Mike: And you want to be cognizant of a few different contingencies with this. But again, just to give you a quick overview on how it works, you contribute money first to a non-deductible IRA, you then move that money to a Roth IRA by way of conversion. This gets you around being phased out of a Roth IRA. So, if you’re maybe a high-income earner and you’ve been phased out of just contributing to a Roth IRA, you can contribute to this non-deductible IRA then convert it to a Roth IRA and get around that issue. But, again, I mentioned there’s contingencies here. Oddly enough, the tax man did figure out that there were high-income earners were maybe skating around some of these tax laws and getting money into the Roth IRA.
And so, one of these contingencies is the aggregate rule. So if you have any existing IRAs, SIMPLE IRAs, SEP IRAs, traditional IRAs, what they’ll do is they’ll look at a portion of your entire IRA portfolio, they’ll say, “Okay, hey, part of that has to be taxed.” It’s a little confusing, but again, if you have existing, SIMPLE, SEPs or traditional IRAs, you can be subjected to further taxation on this conversion. Normally what would happen is it’s just post-tax money that you’re contributing to this non-deductible IRA, you converted over to this Roth IRA. There’s no taxes if you didn’t have any other existing IRAs, but if you did have existing IRAs, you might be subjecting yourself to some additional taxes on top of that.
So obviously, a consideration there for anybody that’s thinking about, “Hey, do I want to take advantage of this?” But I would say there’s a flow chart that maybe helps because it does get a little complex as to whether or not you’d want to do it. If you’re making less than the phase-out amount for the Roth rate, that is you can just contribute to a Roth IRA, why would you do this? You would just obviously contribute to the Roth IRA. So first, if you’re below that phase-out number for Roth IRAs, just contribute to a Roth IRA. There’s no point in going through all this hassle.
If you’re above that and you don’t have any existing traditional SEPs or SIMPLEs, this is obviously tax that likely makes sense to execute and likely makes sense to execute that conversion almost immediately after contributing to that non-deductible IRA. So some things to think about with it, Valerie.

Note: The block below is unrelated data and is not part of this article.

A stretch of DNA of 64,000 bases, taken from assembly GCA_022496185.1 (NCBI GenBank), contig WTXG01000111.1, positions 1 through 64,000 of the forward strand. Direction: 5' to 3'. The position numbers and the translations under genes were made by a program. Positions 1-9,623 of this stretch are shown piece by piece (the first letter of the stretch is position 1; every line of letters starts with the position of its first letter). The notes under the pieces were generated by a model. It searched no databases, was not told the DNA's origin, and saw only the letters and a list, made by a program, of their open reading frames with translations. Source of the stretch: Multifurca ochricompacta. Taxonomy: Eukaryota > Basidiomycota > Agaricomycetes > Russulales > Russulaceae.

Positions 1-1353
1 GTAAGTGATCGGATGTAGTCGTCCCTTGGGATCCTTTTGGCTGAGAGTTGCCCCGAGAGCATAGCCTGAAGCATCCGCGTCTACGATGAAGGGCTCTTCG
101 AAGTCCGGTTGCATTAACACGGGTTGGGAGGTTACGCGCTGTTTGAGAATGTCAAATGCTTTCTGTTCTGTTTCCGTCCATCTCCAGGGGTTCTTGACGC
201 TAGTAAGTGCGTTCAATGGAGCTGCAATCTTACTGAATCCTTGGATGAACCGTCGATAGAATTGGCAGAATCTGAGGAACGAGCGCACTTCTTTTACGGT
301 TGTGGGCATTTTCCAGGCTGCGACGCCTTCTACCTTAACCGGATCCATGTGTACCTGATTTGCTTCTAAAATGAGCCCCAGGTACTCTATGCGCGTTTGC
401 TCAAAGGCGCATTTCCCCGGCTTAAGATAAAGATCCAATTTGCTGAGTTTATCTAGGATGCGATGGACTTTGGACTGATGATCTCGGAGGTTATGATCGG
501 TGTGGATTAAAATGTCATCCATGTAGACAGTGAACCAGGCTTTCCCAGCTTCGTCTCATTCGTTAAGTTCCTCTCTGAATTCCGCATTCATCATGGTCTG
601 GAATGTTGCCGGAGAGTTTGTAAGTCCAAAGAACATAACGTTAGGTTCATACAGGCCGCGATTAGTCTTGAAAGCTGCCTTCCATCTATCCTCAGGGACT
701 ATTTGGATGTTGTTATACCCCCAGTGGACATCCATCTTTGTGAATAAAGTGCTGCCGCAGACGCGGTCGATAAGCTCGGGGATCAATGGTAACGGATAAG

Valerie: Absolutely. And with our clients, we like to keep things as simple as possible. So another piece that we do is that we don’t invest the non-deductible IRA contribution. We just let it sit at cash, then we can convert it. Therefore, there’s no gains that are taxable either. So, just something else to lower that CPA bill as well.
Mike: Good point.
Valerie: So our next piece is asset location. So let’s say we’re going down the road, you’ve talked to your financial planner. You’ve decided that 5% rate of return is going to get you where you need to be to meet all your financial goals. And in order to get that 5%, we’ve decided a 60/40, plain old vanilla 60/40 allocation where 60% goes to stocks, the other 40% is fixed income. So now where do we invest it? Where do we put this money? So we have our taxable accounts and we have our qualified accounts, which means tax shelter or IRAs or Roths.
We can do it very simplistically in that we put that same 60/40 lineup of investments in all of those different accounts, but to get our little extra oomph out of our tax efficiency here, what we want to do is put our least tax-efficient investments in our qualified tax-sheltered accounts. So, what’s that Michael? You want to know which are the investments that are least tax efficient?
Mike: That was the next piece. Yeah, go ahead.